We live in the age of the large muffin. The size of your head muffin. The it-can-take-a-whole-day-to-eat-it muffin. While they definitely offer bulk, they usually don’t offer much else. These mass produced behemoths lack flavor and texture — wholly unsatisfying which is a little surprising since it took two hands to lift.
But not all muffins are like that. Some are made with love. And real fruit.
Like these. These are the good kind. They’re a wee bit denser than your typical run of the mill muffin with a flavor that is purely delightful. It’s almond with that sour cream/yogurt tang and the raspberries are fresh and bright. So good. They truly taste much better than my description reads. My empty muffin pan can attest to that.
Making these reminded me that I really enjoy baking. I’ve read a lot about how it’s more science than cooking and you need to be careful since each ingredient and its exact quantity is there for a Very Good Reason but after hundreds of preheats to 350º, I feel kind of invincible. Like nothing can go wrong that you can’t fix. Like, say, you forget to cream the butter with the almond paste, you can blend the almond paste in with the yogurt later on when you realize that you’ve been following the wrong recipe. The muffins will come out fine. I know this from experience. Maybe even this actual experience. OK, yeah, that happened.
I also like baking because the ingredients are so basic. It’s flour, eggs, sugar, powders and sodas. Things where the packaging hasn’t changed in 50 years. Each ingredient is photogenic and perfect in its absolutely simplicity.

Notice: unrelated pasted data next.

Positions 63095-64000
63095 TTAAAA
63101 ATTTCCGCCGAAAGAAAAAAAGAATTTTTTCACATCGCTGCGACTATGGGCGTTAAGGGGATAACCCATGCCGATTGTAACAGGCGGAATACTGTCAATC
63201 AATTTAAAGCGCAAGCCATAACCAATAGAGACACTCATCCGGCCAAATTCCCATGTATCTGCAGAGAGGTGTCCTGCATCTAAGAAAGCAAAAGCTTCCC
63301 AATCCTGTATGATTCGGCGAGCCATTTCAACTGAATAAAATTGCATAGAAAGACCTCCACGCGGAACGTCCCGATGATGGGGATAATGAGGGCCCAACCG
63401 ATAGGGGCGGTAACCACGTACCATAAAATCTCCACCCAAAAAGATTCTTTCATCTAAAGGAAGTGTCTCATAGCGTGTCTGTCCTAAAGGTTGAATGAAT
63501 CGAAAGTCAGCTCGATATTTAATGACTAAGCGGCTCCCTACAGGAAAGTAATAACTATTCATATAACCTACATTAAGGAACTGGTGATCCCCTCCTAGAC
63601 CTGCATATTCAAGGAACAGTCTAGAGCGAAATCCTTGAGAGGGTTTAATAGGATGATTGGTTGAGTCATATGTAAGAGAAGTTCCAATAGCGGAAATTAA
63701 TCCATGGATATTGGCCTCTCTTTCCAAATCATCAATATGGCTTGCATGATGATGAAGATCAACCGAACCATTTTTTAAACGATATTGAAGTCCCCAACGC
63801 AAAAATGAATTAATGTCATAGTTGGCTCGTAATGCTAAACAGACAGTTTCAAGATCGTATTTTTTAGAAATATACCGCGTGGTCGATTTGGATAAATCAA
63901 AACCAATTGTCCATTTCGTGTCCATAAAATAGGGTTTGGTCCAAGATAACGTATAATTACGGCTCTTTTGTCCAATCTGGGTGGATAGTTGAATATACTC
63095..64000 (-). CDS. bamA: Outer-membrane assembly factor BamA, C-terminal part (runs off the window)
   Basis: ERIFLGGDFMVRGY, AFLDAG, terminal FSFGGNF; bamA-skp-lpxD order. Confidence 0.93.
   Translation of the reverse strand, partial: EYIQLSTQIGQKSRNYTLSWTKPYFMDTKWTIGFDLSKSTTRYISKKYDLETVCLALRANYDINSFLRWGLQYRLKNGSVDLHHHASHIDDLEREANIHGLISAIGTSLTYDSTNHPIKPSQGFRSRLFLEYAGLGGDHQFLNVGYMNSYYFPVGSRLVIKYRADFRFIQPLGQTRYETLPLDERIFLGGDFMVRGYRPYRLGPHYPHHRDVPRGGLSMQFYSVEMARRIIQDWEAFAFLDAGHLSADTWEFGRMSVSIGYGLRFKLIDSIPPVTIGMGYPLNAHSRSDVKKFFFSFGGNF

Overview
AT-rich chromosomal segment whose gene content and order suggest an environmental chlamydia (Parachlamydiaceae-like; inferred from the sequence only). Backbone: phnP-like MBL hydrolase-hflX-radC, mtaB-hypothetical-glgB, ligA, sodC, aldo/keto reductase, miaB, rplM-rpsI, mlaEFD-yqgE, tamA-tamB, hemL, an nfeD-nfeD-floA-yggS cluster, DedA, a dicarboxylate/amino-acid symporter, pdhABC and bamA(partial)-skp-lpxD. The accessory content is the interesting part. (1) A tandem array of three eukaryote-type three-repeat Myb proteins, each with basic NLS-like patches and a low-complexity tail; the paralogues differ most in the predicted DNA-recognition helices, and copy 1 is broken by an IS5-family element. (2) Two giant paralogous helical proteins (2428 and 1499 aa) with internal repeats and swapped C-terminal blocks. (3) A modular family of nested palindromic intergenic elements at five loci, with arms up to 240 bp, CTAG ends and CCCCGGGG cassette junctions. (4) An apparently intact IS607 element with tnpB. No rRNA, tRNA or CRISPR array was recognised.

And lastly, everything you bake is delicious even if something terrible happens and it doesn’t rise, spread, puff, cook in the middle or brown. It’s still butter and sugar at its core and it’ll still edible, even if you now need a spoon to do so.
These muffins were easy. Not a ton of ingredients, Kitchen-Aid made short work of the batter, which is on the thicker side for a muffin. Oh! That reminds me — I don’t think fresh fruit would work in these but frozen fruit sure does. It needs to be a bit firmer to stand up for the folding. This batter isn’t kidding. It takes no prisoners.
These would be good with blueberries or skipping the almond paste and adding in lemon zest and blackberries. How about going plain and coating them in cinnamon sugar? It’s a basic and flexible recipe that you can truly go to town with. Just make sure it doesn’t get too drunk and you have it home by 10.
Raspberry Almond Muffins
(adapted slightly from Cook’s Illustrated)
3 cups + 1 tablespoon all-purpose flour
1 tablespoon baking powder
1/2 teaspoon baking soda
1/2 teaspoon salt
10 tablespoons unsalted butter , softened
1 cup granulated sugar , less 1 tablespoon
3 tablespoons almond paste
1 teaspoon almond extract
2 large eggs
1 1/2 cups plain low-fat yogurt
1 1/2 c. frozen raspberries
Cooking spray for muffin tins
Preheat oven to 375º, put rack in middle position.
Whisk together flour, baking powder, baking soda, and salt in medium bowl; set aside.
Beat butter, sugar, and almond paste with mixer on medium-high until light and fluffy, takes about 2 minutes. Add almond extract and both eggs, one at a time, beating well after each. Beat in one-third of dry ingredients. Beat in one-third of yogurt. Beat in remaining dry ingredients, alternating with yogurt, until incorporated. Remove from mixer.
Take raspberries out of freezer and put into bowl, coat with 1 T flour. Fold half into batter with a few strokes. Fold in remaining raspberries until incorporated well enough.
Spray 12-14 muffin tins with vegetable cooking spray or use baking cups. Fill each tin to the top. Bake until muffins are golden, about 25 to 30 minutes. Will be spongy and should spring back to the touch when done. Let cool on a wire rack for about 15 minutes. Will keep nicely for a few days covered in plastic wrap.